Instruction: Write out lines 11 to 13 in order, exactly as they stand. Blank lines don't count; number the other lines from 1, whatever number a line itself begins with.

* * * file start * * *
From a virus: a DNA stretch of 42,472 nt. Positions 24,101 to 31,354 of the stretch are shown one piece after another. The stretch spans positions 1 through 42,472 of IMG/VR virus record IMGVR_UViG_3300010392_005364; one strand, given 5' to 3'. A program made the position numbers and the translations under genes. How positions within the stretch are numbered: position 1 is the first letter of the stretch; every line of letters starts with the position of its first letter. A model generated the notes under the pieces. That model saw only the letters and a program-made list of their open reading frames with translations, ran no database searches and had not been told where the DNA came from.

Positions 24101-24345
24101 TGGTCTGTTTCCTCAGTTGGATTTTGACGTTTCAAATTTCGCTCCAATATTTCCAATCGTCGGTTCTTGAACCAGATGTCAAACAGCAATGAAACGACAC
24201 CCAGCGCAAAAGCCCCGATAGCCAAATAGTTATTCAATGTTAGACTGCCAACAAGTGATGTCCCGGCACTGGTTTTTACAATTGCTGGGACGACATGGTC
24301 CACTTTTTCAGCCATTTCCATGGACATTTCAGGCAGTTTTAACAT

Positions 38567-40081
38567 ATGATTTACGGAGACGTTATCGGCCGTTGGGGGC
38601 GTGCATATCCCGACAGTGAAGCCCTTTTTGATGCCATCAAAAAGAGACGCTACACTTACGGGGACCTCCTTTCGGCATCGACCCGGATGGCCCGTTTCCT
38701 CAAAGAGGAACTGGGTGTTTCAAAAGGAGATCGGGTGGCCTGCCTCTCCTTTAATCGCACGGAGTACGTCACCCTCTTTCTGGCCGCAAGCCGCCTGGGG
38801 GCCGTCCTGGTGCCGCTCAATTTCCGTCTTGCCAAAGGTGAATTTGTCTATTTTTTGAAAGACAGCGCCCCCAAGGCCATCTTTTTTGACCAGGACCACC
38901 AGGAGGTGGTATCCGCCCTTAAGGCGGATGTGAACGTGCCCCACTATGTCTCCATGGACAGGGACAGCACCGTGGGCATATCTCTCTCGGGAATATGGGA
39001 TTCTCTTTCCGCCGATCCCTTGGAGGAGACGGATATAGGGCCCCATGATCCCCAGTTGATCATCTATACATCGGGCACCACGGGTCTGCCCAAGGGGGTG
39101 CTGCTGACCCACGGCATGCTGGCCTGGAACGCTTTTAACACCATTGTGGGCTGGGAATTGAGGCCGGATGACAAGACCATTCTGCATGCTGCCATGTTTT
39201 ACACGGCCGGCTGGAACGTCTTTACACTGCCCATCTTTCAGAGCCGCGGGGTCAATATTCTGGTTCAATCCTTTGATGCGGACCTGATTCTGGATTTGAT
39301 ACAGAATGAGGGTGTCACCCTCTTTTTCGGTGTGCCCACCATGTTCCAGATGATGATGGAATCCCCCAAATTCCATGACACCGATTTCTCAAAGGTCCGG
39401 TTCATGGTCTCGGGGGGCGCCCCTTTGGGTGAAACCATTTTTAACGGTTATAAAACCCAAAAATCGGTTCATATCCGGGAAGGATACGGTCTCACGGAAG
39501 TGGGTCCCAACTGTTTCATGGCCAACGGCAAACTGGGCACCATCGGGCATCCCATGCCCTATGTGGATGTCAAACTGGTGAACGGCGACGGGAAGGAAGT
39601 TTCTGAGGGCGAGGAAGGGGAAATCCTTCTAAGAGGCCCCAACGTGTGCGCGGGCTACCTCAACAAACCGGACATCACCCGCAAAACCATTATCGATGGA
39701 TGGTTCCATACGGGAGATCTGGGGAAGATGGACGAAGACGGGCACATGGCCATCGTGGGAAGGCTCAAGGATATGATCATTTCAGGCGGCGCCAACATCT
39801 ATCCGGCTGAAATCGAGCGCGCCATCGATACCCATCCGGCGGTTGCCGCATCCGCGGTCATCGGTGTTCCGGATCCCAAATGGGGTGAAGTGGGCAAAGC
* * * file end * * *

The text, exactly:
38901 AGGAGGTGGTATCCGCCCTTAAGGCGGATGTGAACGTGCCCCACTATGTCTCCATGGACAGGGACAGCACCGTGGGCATATCTCTCTCGGGAATATGGGA
39001 TTCTCTTTCCGCCGATCCCTTGGAGGAGACGGATATAGGGCCCCATGATCCCCAGTTGATCATCTATACATCGGGCACCACGGGTCTGCCCAAGGGGGTG
39101 CTGCTGACCCACGGCATGCTGGCCTGGAACGCTTTTAACACCATTGTGGGCTGGGAATTGAGGCCGGATGACAAGACCATTCTGCATGCTGCCATGTTTT